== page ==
My school was small, rural and Midwestern. At that time we still had two older women cooking everything for probably 200 kids every weekday.  Mostly it was canned vegetables and processed meats with things like tater-tots and rice pudding thrown too. It wasn't great food, but it was filling and reasonably palatable for a bunch of farm kids.
 
2014-03-16 12:04:38 PM  
Fish balls on the streets of Manila.  I love the spicy vinegar.  I lived on these things during high school..
www.pepper.ph
 
2014-03-16 12:22:49 PM  
lindalouwho: Would you give us a pizza dough recipe? I've never really loved any I've tried.

For at home pizza:

4 C bread flour+another 1/8 cup for punching down later.
1 1/2 C warm water
2 t salt
1/2 t dry yeast
1 C olive oil+ a bit more for the bowl later.
1/2 t basil
1/2 t thyme

Activate yeast with warm water, and let stand 10-20 minutes. Until bubbling.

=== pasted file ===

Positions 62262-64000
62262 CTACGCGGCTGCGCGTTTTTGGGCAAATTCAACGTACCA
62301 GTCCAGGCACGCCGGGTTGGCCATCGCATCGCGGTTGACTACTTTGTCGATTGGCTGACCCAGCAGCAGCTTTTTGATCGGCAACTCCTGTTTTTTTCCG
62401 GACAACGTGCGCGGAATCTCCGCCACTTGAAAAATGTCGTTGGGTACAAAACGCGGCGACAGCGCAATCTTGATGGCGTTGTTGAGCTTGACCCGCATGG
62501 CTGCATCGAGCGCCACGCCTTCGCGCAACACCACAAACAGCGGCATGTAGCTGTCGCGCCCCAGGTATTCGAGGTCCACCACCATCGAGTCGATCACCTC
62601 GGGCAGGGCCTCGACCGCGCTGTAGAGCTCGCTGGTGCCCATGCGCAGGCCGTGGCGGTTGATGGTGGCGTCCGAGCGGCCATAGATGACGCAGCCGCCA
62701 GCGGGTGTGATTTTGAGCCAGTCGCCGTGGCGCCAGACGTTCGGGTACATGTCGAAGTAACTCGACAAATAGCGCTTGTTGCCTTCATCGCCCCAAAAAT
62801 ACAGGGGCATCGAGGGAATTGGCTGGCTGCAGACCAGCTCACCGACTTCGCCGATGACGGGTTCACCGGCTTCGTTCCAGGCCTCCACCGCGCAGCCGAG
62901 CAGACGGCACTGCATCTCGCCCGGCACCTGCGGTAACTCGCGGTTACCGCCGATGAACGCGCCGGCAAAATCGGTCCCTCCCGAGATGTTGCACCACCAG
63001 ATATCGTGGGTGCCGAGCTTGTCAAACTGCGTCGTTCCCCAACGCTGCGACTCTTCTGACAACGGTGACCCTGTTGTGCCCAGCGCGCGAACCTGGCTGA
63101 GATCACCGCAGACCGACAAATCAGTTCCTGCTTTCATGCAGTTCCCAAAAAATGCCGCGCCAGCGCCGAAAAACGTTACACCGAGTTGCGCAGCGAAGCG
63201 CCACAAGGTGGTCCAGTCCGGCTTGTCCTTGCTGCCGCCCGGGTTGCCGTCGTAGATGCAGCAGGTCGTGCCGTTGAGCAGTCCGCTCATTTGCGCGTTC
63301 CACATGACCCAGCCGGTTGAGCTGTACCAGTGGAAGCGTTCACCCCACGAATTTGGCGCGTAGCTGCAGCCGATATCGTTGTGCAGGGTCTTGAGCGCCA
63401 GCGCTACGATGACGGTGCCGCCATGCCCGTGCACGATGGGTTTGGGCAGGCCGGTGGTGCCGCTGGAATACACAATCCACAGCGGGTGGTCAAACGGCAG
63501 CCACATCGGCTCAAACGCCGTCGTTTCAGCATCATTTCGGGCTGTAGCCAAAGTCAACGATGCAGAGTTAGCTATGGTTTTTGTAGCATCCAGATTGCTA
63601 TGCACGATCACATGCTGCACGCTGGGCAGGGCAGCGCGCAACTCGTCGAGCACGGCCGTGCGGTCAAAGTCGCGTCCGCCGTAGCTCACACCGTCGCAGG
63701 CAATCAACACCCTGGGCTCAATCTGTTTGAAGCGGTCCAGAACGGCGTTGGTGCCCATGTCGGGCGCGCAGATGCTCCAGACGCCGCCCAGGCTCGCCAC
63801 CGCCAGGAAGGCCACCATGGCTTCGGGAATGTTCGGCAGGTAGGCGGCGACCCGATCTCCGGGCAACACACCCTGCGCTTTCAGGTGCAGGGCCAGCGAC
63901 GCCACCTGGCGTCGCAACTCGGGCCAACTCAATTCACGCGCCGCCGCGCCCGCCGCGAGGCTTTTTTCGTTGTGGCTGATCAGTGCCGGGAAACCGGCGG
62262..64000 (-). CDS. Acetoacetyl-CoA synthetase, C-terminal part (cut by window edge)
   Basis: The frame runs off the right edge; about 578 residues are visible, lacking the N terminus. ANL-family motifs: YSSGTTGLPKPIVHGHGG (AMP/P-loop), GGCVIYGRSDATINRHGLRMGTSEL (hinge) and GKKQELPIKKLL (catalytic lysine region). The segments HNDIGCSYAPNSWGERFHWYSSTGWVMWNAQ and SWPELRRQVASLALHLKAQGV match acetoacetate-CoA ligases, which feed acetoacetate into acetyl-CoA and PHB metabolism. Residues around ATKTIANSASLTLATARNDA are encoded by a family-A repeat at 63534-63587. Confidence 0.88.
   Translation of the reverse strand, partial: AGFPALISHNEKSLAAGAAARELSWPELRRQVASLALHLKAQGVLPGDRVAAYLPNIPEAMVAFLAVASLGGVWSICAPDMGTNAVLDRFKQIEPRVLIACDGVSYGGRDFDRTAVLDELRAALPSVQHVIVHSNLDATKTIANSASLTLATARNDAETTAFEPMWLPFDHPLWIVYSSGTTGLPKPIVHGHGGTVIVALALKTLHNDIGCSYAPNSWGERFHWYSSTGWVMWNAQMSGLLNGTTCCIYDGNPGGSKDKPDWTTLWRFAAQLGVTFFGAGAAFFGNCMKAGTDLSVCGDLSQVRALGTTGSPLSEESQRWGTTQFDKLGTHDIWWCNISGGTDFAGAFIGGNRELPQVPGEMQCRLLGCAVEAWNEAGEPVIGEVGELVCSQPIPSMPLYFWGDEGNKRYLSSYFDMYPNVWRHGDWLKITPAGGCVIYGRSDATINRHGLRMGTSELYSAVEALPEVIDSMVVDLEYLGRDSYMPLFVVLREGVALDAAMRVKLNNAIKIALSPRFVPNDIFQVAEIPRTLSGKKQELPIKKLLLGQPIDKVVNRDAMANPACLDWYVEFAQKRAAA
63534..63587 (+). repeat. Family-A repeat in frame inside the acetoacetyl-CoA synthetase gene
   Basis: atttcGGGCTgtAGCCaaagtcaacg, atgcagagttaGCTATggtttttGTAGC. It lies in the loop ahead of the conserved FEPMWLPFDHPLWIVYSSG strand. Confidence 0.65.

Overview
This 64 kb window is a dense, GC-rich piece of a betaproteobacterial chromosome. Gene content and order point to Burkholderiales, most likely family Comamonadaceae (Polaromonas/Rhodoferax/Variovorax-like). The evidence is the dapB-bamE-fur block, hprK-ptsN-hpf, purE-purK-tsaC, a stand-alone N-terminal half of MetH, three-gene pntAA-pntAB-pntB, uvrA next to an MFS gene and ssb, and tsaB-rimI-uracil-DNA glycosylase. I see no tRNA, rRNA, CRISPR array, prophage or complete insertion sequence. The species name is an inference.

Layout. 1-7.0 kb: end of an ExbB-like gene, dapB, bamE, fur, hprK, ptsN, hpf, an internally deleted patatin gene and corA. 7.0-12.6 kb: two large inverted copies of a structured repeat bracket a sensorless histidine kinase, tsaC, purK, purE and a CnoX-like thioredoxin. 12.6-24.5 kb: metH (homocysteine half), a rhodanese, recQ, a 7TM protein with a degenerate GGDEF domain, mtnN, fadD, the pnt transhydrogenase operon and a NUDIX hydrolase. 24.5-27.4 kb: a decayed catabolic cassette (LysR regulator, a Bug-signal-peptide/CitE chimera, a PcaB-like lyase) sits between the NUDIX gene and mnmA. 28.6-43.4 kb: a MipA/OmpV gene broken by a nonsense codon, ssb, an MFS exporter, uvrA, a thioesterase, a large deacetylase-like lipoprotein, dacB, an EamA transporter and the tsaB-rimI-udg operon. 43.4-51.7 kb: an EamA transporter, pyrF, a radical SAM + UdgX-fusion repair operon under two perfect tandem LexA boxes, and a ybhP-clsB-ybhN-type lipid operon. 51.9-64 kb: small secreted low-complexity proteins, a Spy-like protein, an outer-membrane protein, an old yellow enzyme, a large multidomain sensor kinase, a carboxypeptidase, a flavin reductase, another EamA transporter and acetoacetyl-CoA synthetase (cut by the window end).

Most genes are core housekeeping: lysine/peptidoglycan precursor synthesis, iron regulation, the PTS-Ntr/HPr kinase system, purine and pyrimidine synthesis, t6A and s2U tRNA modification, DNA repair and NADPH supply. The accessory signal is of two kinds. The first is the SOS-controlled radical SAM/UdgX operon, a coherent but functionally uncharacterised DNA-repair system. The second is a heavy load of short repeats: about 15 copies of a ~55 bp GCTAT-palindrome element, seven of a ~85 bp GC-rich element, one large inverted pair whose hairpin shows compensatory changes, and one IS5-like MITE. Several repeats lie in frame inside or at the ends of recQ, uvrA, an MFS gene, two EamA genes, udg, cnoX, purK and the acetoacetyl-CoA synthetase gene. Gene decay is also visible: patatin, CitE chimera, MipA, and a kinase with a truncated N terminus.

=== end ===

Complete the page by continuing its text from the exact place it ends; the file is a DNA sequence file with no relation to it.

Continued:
Mix flour, salt, and your dry herbs--or chopped wet if you'd rather, though go three times as much for fresh herbs to dry.  When your yeast and water are bubbling and doing their thing, slowly mix your flour mixture and add in your olive oil until smooth. You can add a teaspoon of sugar to the blend to feed your yeast more, but I'm not a fan myself. That's up to you. Once the dough is mixed--consistently pulls evenly from the sides of the bowl, smooth, and is springy and firm to the touch, set it aside with a damp cloth over and ignore it or an hour--you can transfer it out, and place in an oiled boil somewhere warm for a faster rise. After rising once, punch it down, and fold--yes, you should use a dough hook for this process--with a bit more olive oil--enough to dampen the bowl--and a sifting of flour. Again, let it rise. Like a Maya Angelou poem. About an hour or so. Punch it down again, following a teensy bit more olive oil in the bowl, and a dusting of flour over the top. You want a firm yet stretchy consistency. Yes, you should use a dough hook for the folding process. Punched down and now compliant, you can use a dough knife to cut your dough to the desired size, stretch not too thinly, and dust with a bit dry flour to prevent it sticking, and grill lightly on one side, then the other. Set it aside, and top as you will. Or store as a mass, and refrigerate, and then cut to order. I prefer to cut dough immediately, and then store, but then again, I want to lay my hands on product that is immediately useful. Your demands may not be so exacting.